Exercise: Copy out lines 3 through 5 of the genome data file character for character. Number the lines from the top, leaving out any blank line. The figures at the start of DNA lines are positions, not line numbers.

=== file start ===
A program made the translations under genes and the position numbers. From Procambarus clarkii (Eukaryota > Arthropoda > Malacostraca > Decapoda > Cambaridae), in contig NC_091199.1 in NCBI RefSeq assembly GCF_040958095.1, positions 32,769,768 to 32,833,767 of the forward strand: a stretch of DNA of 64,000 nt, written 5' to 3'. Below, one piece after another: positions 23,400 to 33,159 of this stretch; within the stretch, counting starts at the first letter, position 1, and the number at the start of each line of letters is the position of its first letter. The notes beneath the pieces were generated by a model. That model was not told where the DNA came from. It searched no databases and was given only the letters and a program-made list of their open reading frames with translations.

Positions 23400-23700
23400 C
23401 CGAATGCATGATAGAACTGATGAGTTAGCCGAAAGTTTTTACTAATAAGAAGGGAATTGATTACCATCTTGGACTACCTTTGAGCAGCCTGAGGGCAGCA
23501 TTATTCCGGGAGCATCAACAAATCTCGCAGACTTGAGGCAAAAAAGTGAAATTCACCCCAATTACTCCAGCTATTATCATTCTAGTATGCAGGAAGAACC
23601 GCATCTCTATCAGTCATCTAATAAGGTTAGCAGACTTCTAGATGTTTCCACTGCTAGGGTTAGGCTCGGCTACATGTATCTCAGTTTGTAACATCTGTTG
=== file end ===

23400 C
23401 CGAATGCATGATAGAACTGATGAGTTAGCCGAAAGTTTTTACTAATAAGAAGGGAATTGATTACCATCTTGGACTACCTTTGAGCAGCCTGAGGGCAGCA
23501 TTATTCCGGGAGCATCAACAAATCTCGCAGACTTGAGGCAAAAAAGTGAAATTCACCCCAATTACTCCAGCTATTATCATTCTAGTATGCAGGAAGAACC